Jordi Sevilla, ‘senior advisor’ of Economic Context at LLYC and former Socialist Minister of Public Administrations, has warned this Friday that Spain is far from experiencing a just recovery like the one that the Government seeks, since “many people are being left behind, especially young people. ”
Seville has also warned in its analysis of the Economic Context that many companies have closed because public aid has not reached them or will enter into difficulties as soon as the exceptional measures approved by the Executive to deal with the crisis end.
The former socialist minister has also made mention of the strong growth in public debt , which will be “another inheritance” that will leave the pandemic and has pointed out that the rise in inflation is an “inevitable” consequence of the huge amount of money that is is injecting into the economy.
“What we are experiencing these months cannot be called recovery”
Seville has slipped that what the country is experiencing these months cannot be called recovery, since it is only a return to the average and a rebound that follows the sharp decline in economic activity caused by the pandemic. “It will be recovery when we have returned to the level of 2019, after three lost years, and we begin to grow from there,” he said.
On this matter, Sevilla has indicated that this “badly called recovery” is being financed by the central banks and it is an issue that “cannot last”, as the American Federal Reserve and the European Central Bank are beginning to advance. “It will not be abrupt, but the withdrawal of monetary stimulus will most likely begin over the next year,” he anticipated.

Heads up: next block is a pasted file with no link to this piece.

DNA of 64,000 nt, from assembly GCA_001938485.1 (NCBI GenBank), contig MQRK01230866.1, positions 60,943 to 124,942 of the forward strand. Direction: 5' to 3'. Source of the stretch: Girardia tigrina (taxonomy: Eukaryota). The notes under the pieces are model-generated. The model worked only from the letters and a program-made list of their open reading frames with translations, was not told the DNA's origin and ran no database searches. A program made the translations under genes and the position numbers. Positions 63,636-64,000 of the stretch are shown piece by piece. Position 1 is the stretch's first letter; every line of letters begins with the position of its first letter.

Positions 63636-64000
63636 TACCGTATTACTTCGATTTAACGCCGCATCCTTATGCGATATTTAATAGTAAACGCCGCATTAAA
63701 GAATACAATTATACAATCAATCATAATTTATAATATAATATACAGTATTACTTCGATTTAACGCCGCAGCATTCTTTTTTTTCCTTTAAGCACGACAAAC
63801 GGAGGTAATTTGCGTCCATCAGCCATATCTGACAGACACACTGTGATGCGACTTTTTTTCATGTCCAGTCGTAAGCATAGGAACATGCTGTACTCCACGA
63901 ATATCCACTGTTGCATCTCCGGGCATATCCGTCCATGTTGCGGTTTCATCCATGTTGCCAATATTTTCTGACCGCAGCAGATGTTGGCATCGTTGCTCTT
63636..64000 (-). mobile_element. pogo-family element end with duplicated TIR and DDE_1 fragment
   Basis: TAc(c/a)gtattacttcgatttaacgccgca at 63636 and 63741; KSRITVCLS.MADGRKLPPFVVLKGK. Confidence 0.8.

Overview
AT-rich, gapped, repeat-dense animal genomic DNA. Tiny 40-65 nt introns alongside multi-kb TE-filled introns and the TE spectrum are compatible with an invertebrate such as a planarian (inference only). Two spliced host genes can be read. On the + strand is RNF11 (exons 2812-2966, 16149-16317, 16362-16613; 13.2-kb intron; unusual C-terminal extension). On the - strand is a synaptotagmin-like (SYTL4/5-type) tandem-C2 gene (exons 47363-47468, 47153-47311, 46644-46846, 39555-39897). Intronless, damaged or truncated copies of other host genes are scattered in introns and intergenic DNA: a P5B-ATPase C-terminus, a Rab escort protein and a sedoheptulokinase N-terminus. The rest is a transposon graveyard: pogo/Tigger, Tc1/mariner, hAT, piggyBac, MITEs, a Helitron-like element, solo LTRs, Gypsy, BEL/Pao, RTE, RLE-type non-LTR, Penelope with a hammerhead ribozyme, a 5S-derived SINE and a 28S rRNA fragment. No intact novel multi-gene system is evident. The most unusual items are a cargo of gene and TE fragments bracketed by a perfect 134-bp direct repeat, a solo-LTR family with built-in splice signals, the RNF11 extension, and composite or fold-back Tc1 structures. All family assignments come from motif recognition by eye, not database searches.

Given this, Seville does not believe that European funds will take over to promote a true recovery, since, in its opinion, the purpose of these millions from the European Union is to restructure the economy in a green and digital sense . “Its objective is not to grow more, but in another way,” he explained.
Despite the high volume of funds to be received, Seville has clarified that the amount barely represents 10% of the gross capital formation of Spain in normal years. For this reason, he has insisted that in order to reactivate the economy, it will be necessary to take the example of the United States and promote plans to improve and rehabilitate the ‘stock’ of public infrastructures, as well as social investment so that the recovery is fair “really”.